In Essere giovani Leonardo Caffo mixes philosophy and autobiographical anecdotes. The 33-year-old Italian author ponders what it means to be young in a world where growing up usually involves abandoning youth. Yet, Caffo argues that humans can grow up whilst avoiding becoming adults. They can mature and grow, while staying young as a constant approach to life.
The philosophical influence
Essere giovani is an unusual book with one-hundred short chapters and images displaying memories of Caffo’s life. His author is a young philosopher from Catania, Sicily, who is best known for his philosophical ideas on the contemporary posthumanism and antispecism. Today, he teaches philosophy at the University of Turin.
The book is a shrine of literary and philosophers’ references. Most citations date back to the pioneers of existentialism, according to which human existence – as a concrete and bodily experience – must be the primary focus of philosophical inquiry. To name a few, some major existentialist sources in Essere giovani are Being and Time by Martin Heidegger and the Zibaldone by Italian poet Giacomo Leopardi who, forever young, died at the age of 37.
The philosophical meaning
For Caffo, being young refers to an open state of possibilities, as life has barely begun. Young people are open to the power of wonder: everything is new and can be exciting. And it is exactly from the ability to be overwhelmed by this sense of wonder that philosophy originates.
Moreover, in Essere giovani, youth is associated with the constant exercise of living in the present moment. In the words of the Latin poet Horatius that means Carpe Diem, or ‘seize the day’. A concept that Florentine statesman and patron of arts and letters Lorenzo de’ Medici majestically paraphrases in the Triumph of Bacchus, by highlighting the uncertainty of tomorrow and, as a consequence, the importance of enjoying the present day. Or as another eccentric philosopher of the 20th century, Ludwig Wittgenstein, put it:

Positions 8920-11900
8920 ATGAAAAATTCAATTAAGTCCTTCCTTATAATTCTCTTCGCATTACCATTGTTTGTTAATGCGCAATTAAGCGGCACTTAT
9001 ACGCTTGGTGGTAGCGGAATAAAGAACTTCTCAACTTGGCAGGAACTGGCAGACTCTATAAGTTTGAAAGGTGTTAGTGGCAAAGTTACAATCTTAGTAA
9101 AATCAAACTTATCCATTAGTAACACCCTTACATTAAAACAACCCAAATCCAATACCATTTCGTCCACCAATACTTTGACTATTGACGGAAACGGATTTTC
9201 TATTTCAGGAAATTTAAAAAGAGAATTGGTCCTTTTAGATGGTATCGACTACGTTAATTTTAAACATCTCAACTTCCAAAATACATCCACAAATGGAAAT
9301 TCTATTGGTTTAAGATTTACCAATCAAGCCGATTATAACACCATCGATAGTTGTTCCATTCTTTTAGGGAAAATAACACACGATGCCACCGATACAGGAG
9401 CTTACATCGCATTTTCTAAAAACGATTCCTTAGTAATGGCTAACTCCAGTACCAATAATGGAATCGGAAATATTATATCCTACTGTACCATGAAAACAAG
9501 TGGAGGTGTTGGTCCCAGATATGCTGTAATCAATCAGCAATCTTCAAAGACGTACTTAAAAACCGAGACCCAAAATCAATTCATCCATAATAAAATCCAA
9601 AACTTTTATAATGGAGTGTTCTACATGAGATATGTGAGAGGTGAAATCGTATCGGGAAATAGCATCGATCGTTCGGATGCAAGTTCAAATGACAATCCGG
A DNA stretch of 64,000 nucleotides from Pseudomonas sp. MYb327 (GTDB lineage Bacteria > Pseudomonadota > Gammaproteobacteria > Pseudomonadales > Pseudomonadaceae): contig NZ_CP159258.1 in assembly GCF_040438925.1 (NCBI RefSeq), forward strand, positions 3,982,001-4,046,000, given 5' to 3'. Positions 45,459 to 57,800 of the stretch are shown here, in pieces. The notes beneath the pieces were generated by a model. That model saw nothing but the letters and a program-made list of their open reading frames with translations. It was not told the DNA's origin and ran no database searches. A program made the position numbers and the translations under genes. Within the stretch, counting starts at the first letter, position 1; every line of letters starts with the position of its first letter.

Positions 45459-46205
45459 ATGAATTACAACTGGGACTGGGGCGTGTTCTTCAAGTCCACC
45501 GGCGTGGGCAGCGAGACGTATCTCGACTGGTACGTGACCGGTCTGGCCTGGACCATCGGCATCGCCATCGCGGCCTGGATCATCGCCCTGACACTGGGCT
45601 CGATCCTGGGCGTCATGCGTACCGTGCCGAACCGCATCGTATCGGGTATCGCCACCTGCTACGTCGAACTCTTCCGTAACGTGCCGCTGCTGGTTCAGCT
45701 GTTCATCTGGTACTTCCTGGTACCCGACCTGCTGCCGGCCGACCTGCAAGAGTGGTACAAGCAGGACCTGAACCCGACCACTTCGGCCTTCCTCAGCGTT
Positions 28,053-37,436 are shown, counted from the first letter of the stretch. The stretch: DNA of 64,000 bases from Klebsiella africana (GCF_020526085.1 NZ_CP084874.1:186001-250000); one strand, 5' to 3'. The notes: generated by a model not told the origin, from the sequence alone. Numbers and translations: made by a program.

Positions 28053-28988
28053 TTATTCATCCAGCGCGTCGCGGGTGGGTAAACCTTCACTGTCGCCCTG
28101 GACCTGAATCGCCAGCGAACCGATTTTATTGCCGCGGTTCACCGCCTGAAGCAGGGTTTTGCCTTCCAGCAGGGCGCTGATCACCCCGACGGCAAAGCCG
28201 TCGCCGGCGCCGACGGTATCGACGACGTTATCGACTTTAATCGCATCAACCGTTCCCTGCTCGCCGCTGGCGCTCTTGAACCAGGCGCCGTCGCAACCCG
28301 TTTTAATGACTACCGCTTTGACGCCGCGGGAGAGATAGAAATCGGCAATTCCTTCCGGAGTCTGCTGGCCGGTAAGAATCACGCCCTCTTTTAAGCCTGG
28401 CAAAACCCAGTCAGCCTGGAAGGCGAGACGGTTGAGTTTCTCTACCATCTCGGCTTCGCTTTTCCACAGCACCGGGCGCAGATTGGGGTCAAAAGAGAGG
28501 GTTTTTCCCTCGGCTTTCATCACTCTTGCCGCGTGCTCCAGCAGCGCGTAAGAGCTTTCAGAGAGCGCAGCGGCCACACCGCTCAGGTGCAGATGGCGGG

Only the one who lives in the present lives eternally.
More about youth
Another important point of reference for Caffo is J. D. Salinger‘s The Catcher in the Rye where a young rebel named Holden defies the stereotypes of American society. It is the novel of questions, of becoming, of rebelliousness, of realness and beauty. It is a novel that talks about a boy immersed in the present moment which, in Caffo’s work, identifies with the state of being young. Youth is beautiful because it is present, real, vivid and a perennial question mark. It is an endless highway of possibilities.
Most importantly, the mode of existence Caffo calls ‘youth’ has nothing to do with age. It is an art, an attitude to life that belongs to everyone, not in spite, but also because of the wrinkles on someone’s face. An idea illustrated in a movie by the same name, Youth, by Italian film director Paolo Sorrentino.
As someone who is leaving youth behind, Caffo wants to leave a big impact on the reader. His main message is that living in the present means nothing else that being young. And being young is an attitude, not only a number on an identity card.